Drydocks World chief executive Rado Antolovic has good reason to make the shipyard he runs as green as possible.

The massive repair yard in the heart of Dubai is surrounded by high-value residential and commercial real estate, locations that in today's world no longer tolerate having a polluting industrial facility in close proximity.

Antolovic believes there are many ways that shipyards can take advantage of new green technologies to reduce their emissions and protect the surrounding marine and land environments.

Drydocks World CEO and managing director Rado Antolovic. Photo: Drydocks World

Drydocks World has put into place a green action plan with very specific milestones. The masterplan was drafted three years ago and now it is in the implementation phase.

The first step, said Antolovic, was to focus on human capital.

"If you don't have people who believe in it, it is not going to happen," the chief executive said.

Drydocks World first put in place a robust training programme to boost awareness, enhance knowledge and teach the new technologies.

The shipyard then sought to grow its skill set by bringing in new employees with design and technology backgrounds ahead of its plan to play a greater role in the decarbonisation of shipping, which sees a growing volume of ship-repair work involving green retrofits and conversions.

Other new 'green avenues' include offshore renewables such as wind farm projects.

"If you are going to undertake such complex work, you don't just jump into it. You research, you look to see which industry leaders you should align yourself with, and you train and adapt your knowledge," Antolovic said.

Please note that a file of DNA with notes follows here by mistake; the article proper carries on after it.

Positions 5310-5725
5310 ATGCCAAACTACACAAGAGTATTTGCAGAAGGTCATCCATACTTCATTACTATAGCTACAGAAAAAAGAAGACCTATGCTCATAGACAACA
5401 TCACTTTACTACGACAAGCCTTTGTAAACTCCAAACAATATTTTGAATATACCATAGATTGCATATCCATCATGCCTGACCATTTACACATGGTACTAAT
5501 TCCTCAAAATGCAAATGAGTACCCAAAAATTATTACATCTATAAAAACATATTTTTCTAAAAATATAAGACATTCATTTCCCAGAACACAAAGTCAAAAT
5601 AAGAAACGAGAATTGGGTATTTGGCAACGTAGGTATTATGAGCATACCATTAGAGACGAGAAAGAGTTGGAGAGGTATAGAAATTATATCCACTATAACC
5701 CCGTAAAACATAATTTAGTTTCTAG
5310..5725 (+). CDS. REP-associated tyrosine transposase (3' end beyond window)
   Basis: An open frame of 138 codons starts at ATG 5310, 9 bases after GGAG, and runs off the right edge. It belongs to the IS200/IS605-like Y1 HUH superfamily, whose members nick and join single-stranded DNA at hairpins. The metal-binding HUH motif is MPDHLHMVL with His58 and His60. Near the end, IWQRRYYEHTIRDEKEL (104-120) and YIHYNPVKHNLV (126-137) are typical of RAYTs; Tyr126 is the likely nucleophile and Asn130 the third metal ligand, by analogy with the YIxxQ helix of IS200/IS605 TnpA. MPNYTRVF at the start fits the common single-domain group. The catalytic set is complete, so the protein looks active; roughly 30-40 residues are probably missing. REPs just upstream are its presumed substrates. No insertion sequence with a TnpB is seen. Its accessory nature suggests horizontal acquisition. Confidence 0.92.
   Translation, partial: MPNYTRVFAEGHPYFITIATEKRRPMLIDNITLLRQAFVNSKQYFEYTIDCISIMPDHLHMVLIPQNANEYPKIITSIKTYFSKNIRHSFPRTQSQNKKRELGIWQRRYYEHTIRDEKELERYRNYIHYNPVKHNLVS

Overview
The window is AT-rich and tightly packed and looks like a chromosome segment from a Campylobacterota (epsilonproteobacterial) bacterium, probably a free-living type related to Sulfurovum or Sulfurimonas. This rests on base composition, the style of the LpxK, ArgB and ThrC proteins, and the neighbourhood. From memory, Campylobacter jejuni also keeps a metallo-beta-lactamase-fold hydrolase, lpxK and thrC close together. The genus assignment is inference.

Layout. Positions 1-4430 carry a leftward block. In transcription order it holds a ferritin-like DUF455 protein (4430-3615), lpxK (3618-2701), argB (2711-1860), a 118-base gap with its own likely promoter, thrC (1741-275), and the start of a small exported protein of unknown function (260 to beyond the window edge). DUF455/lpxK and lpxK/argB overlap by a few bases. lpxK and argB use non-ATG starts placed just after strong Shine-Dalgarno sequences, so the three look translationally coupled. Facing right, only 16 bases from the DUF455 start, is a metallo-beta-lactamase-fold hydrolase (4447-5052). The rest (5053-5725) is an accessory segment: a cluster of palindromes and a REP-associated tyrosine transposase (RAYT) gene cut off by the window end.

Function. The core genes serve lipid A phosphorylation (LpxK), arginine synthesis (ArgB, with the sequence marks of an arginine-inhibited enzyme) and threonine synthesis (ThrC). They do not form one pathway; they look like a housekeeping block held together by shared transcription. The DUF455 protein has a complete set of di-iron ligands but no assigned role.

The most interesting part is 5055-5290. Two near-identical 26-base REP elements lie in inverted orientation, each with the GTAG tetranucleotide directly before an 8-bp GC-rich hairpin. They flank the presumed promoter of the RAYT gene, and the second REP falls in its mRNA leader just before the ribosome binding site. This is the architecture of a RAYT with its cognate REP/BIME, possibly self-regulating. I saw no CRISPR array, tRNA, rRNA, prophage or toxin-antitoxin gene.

And while Drydocks World has been operating at full capacity for much of this year, a major project is underway to replace old, outdated equipment with new technology that is designed to both improve the yard's efficiency and reduce its CO2 emissions.

Robotics and hydroblasting systems will allow it to not only reduce CO2 emissions, but it will also reduce the consumption of paint, the amount of noise generated, and the volume of particles that escape into the air.

Not only will using robots for painting reduce labour requirements at the shipyard, it will have knock-on benefits for vessel performance, said Antolovic.

"If you paint a vessel correctly, it will use less energy for the same speed," he explained.

The yard's power consumption is also being addressed through a project with Etihad Energy Services to upgrade lighting systems by using solar power. It is expected that this project will save around 943,094 kW hours of electricity annually.